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Northern California water supply: Meadow restoration for adaption to climate change

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Funding Year: 2009

Research Areas: Climate, Freshwater, Natural Capital

Regions: North America

In an average year in Northern California, the Feather River watershed provides flow equal to 40 percent of reservoir storage in the State Water Project system, which supplies water to 20 million people and 660,000 acres of irrigated farmland. At the headwaters of the watershed are mountain meadows that buffer floodwaters and store and release groundwater, but over the past 150 years virtually all of the meadows have dried up due to human activities. Using airborne and satellite remote sensing, field data analysis and ecosystem service modeling, researchers will evaluate meadow restoration as an effective adaptation tool to combat climate change, develop a method to screen meadows as candidates for restoration and quantify changes in ecosystem services.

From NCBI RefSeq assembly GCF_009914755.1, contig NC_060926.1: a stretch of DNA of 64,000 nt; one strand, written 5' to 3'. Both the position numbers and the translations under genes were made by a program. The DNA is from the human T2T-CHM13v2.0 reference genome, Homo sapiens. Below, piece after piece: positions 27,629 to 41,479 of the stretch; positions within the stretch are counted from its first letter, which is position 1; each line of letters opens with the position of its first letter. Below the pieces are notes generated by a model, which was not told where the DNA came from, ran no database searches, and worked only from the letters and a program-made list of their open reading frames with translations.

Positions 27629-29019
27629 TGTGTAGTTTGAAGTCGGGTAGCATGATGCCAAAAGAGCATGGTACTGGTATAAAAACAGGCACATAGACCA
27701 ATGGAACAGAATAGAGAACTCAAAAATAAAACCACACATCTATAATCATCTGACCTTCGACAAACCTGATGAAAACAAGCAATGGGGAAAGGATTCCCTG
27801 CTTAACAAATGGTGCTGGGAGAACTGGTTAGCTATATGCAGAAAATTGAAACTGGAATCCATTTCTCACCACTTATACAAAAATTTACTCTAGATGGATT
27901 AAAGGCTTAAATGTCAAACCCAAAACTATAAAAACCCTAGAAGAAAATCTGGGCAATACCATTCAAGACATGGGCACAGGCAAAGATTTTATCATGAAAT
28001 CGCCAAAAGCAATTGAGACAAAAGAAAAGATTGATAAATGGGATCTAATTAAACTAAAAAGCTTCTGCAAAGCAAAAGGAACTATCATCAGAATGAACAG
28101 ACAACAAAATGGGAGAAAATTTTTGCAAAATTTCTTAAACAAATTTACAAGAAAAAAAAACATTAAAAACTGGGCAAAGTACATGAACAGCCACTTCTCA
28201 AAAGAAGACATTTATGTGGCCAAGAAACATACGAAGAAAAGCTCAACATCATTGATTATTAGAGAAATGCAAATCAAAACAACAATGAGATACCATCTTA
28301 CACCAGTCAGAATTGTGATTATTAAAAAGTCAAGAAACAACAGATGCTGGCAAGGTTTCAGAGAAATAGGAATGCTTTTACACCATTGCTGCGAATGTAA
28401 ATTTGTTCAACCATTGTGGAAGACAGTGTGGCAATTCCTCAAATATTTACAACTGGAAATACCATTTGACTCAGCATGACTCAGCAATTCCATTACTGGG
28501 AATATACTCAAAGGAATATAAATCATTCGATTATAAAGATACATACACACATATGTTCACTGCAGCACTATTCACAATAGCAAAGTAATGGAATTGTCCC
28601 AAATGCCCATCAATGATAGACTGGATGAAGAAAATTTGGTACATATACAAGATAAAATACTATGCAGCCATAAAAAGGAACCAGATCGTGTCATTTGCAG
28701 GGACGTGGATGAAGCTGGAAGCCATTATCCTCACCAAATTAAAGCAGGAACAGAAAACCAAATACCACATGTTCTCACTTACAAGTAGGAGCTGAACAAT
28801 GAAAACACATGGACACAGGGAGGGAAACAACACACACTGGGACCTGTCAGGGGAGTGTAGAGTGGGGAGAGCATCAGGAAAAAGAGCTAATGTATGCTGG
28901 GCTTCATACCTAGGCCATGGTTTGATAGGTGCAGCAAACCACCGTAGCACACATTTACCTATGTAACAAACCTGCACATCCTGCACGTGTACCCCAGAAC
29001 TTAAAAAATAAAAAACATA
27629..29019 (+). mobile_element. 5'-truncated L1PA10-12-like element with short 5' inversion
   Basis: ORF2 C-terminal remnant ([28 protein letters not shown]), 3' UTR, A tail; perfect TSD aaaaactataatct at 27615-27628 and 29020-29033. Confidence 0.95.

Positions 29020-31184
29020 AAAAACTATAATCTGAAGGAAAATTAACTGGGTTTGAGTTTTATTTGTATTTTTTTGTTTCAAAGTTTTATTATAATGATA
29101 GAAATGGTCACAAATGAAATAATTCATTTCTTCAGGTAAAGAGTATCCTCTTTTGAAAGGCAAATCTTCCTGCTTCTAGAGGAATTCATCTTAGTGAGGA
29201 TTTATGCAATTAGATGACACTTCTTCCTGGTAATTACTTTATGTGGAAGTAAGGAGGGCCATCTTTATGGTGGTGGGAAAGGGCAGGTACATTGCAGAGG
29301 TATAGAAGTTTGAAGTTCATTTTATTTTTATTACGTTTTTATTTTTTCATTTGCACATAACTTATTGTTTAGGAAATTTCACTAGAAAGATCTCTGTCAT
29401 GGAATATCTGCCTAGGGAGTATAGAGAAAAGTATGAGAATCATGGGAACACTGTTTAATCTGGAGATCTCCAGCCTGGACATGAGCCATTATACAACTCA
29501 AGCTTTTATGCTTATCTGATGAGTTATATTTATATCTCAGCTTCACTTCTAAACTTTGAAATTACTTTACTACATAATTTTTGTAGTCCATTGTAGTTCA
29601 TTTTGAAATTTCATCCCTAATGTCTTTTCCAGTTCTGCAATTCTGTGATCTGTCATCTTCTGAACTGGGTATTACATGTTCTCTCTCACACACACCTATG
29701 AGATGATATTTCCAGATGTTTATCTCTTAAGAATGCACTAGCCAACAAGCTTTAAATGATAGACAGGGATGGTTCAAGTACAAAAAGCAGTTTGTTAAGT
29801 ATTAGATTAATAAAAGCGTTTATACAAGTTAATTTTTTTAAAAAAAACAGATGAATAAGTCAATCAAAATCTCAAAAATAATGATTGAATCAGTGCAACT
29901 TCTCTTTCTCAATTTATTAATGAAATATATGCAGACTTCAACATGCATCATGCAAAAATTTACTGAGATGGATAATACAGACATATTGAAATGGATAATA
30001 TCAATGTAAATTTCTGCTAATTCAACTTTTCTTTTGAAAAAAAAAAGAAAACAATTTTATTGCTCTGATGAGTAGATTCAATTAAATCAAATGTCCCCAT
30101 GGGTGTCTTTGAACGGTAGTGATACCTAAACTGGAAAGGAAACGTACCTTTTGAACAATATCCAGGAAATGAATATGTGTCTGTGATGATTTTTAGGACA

Learn more about the Environmental Venture Projects grant program and other funded projects.

Principal Investigators:

Steve Gorelick, Cyrus Fisher Tolman Professor in the School of Earth Sciences and Senior Fellow at the Woods Institute for the Environment

Gretchen Daily, Bing Professor in Environmental Science and Senior Fellow at the Woods Institute for the Environment